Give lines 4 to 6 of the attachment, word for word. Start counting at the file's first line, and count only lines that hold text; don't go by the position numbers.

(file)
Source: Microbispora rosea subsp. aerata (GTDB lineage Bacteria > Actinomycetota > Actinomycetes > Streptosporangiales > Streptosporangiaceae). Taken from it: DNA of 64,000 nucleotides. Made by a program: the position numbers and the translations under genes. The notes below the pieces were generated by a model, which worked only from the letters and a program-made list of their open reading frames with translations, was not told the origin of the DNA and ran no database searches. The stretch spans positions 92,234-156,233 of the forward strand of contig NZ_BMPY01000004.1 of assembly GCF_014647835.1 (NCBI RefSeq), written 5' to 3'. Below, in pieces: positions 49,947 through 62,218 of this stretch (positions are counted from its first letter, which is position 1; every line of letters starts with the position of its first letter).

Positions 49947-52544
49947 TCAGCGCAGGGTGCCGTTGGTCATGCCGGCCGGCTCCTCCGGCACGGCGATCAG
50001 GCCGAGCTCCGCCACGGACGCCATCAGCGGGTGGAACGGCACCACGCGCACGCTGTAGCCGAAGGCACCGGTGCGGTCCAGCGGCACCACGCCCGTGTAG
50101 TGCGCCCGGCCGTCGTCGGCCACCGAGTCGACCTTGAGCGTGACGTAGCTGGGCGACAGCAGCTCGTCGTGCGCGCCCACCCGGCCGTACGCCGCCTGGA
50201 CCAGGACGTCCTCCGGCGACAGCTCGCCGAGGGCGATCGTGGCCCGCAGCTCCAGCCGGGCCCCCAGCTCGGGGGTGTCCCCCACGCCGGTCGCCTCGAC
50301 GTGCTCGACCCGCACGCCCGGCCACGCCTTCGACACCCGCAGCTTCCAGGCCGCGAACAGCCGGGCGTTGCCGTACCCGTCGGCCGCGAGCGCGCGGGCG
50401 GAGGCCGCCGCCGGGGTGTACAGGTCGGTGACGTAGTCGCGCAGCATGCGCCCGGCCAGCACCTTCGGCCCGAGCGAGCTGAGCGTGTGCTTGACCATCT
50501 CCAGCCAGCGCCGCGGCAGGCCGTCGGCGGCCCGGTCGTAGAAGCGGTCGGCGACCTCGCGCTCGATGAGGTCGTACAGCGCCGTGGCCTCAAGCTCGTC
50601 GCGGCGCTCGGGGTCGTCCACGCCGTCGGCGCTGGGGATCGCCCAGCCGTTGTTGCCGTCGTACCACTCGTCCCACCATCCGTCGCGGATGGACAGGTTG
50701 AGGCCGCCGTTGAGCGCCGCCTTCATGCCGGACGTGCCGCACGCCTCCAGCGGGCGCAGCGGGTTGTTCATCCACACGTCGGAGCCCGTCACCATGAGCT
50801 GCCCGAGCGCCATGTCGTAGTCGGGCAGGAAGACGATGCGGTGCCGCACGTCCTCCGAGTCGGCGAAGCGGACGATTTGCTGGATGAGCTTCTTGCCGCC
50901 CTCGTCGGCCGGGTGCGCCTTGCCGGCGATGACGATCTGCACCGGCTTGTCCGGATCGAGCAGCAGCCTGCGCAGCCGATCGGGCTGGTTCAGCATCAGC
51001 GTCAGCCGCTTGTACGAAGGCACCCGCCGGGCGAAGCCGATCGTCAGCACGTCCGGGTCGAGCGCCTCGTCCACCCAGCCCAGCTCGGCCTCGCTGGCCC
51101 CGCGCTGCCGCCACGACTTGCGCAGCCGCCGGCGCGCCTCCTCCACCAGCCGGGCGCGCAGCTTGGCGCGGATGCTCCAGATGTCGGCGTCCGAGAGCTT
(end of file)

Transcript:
50001 GCCGAGCTCCGCCACGGACGCCATCAGCGGGTGGAACGGCACCACGCGCACGCTGTAGCCGAAGGCACCGGTGCGGTCCAGCGGCACCACGCCCGTGTAG
50101 TGCGCCCGGCCGTCGTCGGCCACCGAGTCGACCTTGAGCGTGACGTAGCTGGGCGACAGCAGCTCGTCGTGCGCGCCCACCCGGCCGTACGCCGCCTGGA
50201 CCAGGACGTCCTCCGGCGACAGCTCGCCGAGGGCGATCGTGGCCCGCAGCTCCAGCCGGGCCCCCAGCTCGGGGGTGTCCCCCACGCCGGTCGCCTCGAC